Education was on the agenda as activists told Grayling exactly want they thought of his plans for private universities, whilst locally based NGO - People & Planet published the Green League asking 'how green is your university?'
Climate change concerns raised their head again as the defendants from the Ratcliffe 114 (many from Oxford) launched an appeal against their convictions, and Oxford-based Campbell Road Productions announced their new film investigating the Tar Sands.
In other news, the summer also saw the fourth happening of the Oxford Radical Forum.
Don't forget to keep posting your news here on Oxford Indymedia.Read more >>
Welcome to the latest round up of grassroots news from Oxford. It's proven to be another busy month for activists and campaigners in Oxford. Local, national, and international attention has focused on our little city somewhere between London and the Midlands.Read more >>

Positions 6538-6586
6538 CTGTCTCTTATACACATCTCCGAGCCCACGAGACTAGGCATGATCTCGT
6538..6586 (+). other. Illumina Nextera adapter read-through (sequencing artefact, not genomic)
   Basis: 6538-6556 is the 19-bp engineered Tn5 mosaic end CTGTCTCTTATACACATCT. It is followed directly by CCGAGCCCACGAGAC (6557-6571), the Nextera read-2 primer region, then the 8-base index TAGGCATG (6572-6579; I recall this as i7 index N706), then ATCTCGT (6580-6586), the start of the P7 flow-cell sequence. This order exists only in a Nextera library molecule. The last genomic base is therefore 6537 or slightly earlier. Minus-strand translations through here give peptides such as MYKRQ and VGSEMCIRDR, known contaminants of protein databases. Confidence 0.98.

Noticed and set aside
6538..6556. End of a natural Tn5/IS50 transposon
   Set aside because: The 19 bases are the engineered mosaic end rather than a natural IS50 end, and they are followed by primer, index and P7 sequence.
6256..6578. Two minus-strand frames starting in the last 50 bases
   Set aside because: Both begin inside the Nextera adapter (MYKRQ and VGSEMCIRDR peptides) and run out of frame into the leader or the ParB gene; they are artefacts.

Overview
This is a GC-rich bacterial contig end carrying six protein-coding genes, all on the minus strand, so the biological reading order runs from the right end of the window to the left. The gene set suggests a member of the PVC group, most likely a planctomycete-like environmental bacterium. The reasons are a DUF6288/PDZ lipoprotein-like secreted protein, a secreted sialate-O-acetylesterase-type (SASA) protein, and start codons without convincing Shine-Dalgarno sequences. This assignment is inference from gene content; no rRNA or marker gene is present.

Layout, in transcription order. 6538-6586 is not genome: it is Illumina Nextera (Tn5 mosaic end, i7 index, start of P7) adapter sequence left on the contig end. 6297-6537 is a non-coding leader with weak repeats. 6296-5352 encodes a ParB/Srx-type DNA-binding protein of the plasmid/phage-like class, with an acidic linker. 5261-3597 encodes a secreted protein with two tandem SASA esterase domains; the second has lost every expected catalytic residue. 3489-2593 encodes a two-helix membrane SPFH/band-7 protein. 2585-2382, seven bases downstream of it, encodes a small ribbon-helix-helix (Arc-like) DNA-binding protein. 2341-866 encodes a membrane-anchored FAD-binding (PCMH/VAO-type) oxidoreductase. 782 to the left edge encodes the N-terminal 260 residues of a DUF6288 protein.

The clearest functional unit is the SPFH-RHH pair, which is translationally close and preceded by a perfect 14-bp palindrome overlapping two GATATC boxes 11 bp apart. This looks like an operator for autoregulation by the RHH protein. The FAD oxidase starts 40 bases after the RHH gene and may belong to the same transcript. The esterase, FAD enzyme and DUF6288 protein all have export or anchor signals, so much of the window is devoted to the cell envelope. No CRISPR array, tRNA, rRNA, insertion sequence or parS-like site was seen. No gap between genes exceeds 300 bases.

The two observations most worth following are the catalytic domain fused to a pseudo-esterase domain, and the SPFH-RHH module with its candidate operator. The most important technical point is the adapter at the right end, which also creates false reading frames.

Clearly opposition to the cuts has been at the forefront of many people's thinking during November. This opposition is welcome, and much needed, but let us not forget all the other struggles and positive alternatives that are going on. Here is a round-up of non-cuts news in Oxford during November - peace, migration, zines, water, and food.
Update (28/08/10): most of the detainees stopped the hunger strike on Tues 10th, but around 15 people are still refusing to take meals from the kitchen.
"Today we raise our voices until liberty is ours. [...] We deserve to be heard and until such time, we fight."
Around 150 migrants held at Campsfield migrant prison near Kidlington are on hunger strike "as a result of the treatment of detainees in detention centres especially for people who have been detained for a long period of time".
"Our lives incidentally have been stalled without any hope of living a life, having a family or any future [...] some of us are tortured and even face death or mental distress [...] We are issued removal directions without given enough time for an appeal. [...] On a regular basis, we are tortured, restrained, strapped like animals and beating to effect removal."
Local campaigners have responded by immediately organising several solidarity demos and calling for people to write to their MPs. At least one detainee perceived as a ringleader has been transferred to another detention centre and placed in solitary detention.First detainee statement | Second statement | Reports of loud chanting | Friday demo + other updates ]